are humans becoming a mane course?

It was long thought that healthy lions posed relatively little threat to people: Only sick or injured animals, unable to catch and kill their usual fast-moving prey, would attack slower humans. For example, the famous man-eating lions of Tsavo that killed nearly 30 people in 1898 were found to have broken teeth and jaws. But, as reported by New Scientist last week, zoologist Bruce Patterson of the Field Museum in Chicago has found evidence contradicting that theory. After examining the teeth and jaws of 23 “problem lions” killed by rangers in Kenya, he found that less than a quarter had damaged teeth — and most were healthy males under 5 years old. Patterson said young lions are leaving park boundaries searching for territory, and the growing (doubtless delicious) human population may be too much for them to resist.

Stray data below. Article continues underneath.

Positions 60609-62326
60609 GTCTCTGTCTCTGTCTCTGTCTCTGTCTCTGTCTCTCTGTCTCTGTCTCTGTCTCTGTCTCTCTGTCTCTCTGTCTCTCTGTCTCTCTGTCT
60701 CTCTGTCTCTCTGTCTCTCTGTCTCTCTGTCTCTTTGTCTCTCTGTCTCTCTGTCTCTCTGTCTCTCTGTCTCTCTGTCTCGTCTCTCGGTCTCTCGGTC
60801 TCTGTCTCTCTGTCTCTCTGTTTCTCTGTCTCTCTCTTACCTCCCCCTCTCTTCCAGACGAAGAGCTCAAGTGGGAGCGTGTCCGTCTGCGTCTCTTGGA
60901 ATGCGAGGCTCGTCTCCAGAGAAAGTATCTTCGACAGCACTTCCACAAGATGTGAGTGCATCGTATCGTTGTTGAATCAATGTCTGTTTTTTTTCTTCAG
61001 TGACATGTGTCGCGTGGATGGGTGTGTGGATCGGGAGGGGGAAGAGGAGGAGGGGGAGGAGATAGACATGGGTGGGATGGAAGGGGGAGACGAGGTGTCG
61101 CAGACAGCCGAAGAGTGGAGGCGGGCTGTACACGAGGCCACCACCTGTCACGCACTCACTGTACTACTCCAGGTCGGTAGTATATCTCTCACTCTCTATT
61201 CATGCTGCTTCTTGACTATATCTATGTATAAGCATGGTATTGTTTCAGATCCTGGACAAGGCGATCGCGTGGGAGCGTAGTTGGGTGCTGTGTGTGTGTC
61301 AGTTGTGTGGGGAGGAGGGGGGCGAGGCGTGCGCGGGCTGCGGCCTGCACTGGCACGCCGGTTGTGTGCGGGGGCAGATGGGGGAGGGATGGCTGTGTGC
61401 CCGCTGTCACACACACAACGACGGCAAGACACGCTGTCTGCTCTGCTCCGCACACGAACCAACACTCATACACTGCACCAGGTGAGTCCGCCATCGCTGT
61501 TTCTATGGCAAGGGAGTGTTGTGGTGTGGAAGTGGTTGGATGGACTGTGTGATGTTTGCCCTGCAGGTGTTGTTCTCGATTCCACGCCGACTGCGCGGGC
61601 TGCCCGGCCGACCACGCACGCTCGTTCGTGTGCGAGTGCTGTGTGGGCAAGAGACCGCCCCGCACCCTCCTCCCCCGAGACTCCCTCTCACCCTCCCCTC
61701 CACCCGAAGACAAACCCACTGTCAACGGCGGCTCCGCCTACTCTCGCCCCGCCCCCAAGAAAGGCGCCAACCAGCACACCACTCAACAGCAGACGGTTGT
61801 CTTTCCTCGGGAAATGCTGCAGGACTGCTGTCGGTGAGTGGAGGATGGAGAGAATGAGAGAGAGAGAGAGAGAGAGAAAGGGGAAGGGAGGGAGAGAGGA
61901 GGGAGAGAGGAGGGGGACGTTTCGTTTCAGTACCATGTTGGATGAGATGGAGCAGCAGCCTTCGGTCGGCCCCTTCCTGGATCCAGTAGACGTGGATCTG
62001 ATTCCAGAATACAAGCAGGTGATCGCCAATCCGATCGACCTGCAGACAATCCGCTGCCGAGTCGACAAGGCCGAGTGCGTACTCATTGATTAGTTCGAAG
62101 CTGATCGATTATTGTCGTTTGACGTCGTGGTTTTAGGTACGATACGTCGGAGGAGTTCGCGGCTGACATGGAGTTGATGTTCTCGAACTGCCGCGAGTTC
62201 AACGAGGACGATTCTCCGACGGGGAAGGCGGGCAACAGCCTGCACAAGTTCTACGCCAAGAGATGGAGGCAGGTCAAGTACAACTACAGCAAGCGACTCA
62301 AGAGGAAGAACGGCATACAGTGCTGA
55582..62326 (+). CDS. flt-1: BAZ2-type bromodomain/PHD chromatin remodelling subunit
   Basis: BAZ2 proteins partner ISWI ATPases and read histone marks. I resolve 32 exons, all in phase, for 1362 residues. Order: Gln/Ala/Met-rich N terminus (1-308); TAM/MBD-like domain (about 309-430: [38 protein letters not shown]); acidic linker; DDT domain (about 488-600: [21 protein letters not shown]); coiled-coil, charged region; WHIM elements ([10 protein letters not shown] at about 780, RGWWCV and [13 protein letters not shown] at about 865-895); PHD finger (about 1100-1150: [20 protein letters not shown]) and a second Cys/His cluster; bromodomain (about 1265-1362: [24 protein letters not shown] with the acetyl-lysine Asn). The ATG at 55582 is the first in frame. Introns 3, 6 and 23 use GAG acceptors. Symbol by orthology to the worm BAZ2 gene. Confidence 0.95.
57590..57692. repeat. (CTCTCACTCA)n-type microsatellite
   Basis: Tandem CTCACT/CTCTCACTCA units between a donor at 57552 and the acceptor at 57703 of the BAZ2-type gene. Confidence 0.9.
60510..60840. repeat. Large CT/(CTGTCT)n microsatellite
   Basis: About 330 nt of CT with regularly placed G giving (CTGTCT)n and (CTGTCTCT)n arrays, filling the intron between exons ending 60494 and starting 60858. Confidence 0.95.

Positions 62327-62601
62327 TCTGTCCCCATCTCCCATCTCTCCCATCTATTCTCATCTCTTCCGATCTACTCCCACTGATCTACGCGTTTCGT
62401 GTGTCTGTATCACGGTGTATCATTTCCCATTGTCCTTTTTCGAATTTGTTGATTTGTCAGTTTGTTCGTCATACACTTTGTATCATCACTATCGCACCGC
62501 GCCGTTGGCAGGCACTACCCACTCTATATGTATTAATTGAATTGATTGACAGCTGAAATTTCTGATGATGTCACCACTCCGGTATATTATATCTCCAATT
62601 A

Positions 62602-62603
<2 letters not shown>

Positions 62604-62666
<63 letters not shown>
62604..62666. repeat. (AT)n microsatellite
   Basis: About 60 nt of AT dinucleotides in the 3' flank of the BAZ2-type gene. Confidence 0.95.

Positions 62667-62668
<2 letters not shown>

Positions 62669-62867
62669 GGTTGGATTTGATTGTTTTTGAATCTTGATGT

This news brief appeared in the Random Data column of the Boston Globe’s Health/Science section on 2/25/2003.
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